Glynnis Olin, Office Administrator & Blog Writer
Today, children living with disabilities are guaranteed a free and appropriate public education (FAPE), including special education and related services, under the Individuals with Disabilities Education Act (IDEA). This means that no matter what disability-related accommodations a child requires to succeed in the classroom, they are legally entitled to them. These protections have evolved tremendously over the past several years, but there was a time – not too long ago – when they didn’t exist at all.
Then came the Education for All Handicapped Children Act (EHA) of 1975. The EHA was created to support children living with disabilities who were excluded from the U.S. public education system. The original core principles of the EHA included federal assistance to guarantee FAPE in the least restrictive environment (LRE) for all children with disabilities, and the protection of the rights of these children and their parents. These founding principles remain in place today and live on through the law that replaced the EHA in 1990: the Individuals with Disabilities Education Act (IDEA).
One of the millions of American children who struggled to navigate the world of education before the EHA and IDEA was Frank Harkin – brother of U.S. Senator Tom Harkin, a champion of education accessibility through his advocacy for both the IDEA and the ADA (Americans with Disabilities Act). Deaf since the age of five, Frank was denied opportunities within his local public school district because students with deafness were not guaranteed any classroom accommodations. Instead, Frank was forced to board at the Iowa School for the Deaf, which was over two hours away from his home and family. On top of the trauma of being given no choice but to leave his family, he was later presented with extremely limited employment opportunities upon graduation. He never had the chance to reach his full potential.
Fortunately, in 2022, children living with disabilities in the U.S. have a whole world of opportunity before them thanks, in part, to the IDEA. The law provides states with special education grants that support programs such as early intervention (EI) and related services. Further, the IDEA funds agencies and organizations that conduct research and development related to special education support – institutions that would have fundamentally changed Frank’s childhood for the better.
Over the years, Congress has reauthorized and evolved the protections of the EHA and IDEA. The EHA introduced early intervention services and Individualized Family Service Plans (IFSPs), which are used to customize special education and related services for children under three. But it was the 1990 reauthorization of the EHA, the same one that changed the law’s name to IDEA, that introduced a new group of protections for students. Through this, the IDEA finally recognized traumatic brain injury and autism as disability categories and mandated the development of individual transition plans (ITPs) for students with IEPs to help them adjust to post-high school life. Subsequent versions of the law also expanded the definition of developmental delay to include students up to age nine, required instructors of children with special needs to use research-based interventions, and solidified the resolution process for due process complaints, in addition to addressing how best to assist people with disabilities in obtaining employment.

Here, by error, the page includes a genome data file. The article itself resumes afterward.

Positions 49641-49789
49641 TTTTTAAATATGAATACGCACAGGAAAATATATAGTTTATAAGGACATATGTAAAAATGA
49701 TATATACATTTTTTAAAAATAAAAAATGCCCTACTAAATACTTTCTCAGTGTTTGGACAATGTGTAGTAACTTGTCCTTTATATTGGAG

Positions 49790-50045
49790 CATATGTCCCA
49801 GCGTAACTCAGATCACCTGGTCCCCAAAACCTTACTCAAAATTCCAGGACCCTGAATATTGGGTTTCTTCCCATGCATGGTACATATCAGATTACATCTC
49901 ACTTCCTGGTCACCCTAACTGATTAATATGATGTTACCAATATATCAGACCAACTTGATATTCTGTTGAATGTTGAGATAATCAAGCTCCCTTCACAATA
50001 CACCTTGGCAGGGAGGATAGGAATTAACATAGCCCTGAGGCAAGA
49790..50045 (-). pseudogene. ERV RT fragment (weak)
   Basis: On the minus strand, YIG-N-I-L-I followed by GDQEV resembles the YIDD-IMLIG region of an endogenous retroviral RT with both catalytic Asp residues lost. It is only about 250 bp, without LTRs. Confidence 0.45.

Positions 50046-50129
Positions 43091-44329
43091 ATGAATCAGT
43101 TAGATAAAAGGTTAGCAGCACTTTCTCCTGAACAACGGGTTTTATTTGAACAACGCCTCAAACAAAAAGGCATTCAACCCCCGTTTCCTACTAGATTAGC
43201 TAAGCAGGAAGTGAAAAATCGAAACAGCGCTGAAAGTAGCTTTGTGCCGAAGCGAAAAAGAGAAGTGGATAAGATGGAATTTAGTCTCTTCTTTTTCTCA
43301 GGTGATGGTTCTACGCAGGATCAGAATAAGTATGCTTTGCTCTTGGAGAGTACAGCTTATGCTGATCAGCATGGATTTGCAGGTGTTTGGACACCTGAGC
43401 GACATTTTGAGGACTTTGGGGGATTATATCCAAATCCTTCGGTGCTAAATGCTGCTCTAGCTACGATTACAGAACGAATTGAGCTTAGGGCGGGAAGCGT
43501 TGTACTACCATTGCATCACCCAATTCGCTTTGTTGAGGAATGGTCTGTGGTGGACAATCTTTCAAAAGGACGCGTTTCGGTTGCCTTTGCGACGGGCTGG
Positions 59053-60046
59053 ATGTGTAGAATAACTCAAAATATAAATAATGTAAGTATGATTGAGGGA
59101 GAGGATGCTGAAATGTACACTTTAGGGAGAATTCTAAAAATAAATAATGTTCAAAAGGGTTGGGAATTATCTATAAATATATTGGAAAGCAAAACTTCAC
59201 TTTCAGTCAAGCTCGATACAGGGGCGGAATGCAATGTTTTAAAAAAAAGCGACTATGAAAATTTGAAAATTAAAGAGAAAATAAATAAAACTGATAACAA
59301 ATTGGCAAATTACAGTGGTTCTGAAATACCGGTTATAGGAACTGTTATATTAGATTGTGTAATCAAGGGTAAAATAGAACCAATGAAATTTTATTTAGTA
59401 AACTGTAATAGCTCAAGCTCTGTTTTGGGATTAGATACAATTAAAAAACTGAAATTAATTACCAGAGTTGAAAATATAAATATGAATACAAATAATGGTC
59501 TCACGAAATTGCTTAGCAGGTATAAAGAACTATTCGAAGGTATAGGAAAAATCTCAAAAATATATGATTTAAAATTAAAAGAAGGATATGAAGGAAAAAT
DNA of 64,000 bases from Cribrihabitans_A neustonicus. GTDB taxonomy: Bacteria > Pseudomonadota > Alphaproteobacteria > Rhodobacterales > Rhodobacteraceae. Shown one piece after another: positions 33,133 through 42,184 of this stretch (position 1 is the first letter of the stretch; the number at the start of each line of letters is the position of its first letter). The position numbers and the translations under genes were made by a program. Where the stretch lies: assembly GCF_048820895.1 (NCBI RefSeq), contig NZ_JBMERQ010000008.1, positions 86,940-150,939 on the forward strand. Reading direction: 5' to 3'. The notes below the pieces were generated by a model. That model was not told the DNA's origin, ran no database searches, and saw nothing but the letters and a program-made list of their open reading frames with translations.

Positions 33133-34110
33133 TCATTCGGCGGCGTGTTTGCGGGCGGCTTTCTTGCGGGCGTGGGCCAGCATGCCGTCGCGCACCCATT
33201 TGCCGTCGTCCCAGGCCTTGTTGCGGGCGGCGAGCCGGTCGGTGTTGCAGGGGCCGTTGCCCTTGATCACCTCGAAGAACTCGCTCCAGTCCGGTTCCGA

Here at the Law Office of Michelle Siegel, we are carrying the IDEA’s legacy forward. We advocate for equal access and educational opportunities for children with disabilities, so your child has every accommodation they need to thrive in the classroom. We help children get the FAPE to which they are entitled by helping you navigate the IEP process and, should it prove necessary, secure funding for more specialized supports. Like the IDEA, our firm adapts to children’s changing needs throughout their development. But it’s not just about the law itself – we also foster a collaborative and compassionate culture with our clients and their schools.
As we look to the future of children’s educational rights, we hope to embrace increased inclusivity and support for all children, regardless of disability, identity, or background. As the IDEA’s 2017 reauthorization reflected a movement toward increased respect for children with disabilities by, for example, removing demeaning labels like “mental retardation,” we will help ensure your child is not defined merely by their IEP classification.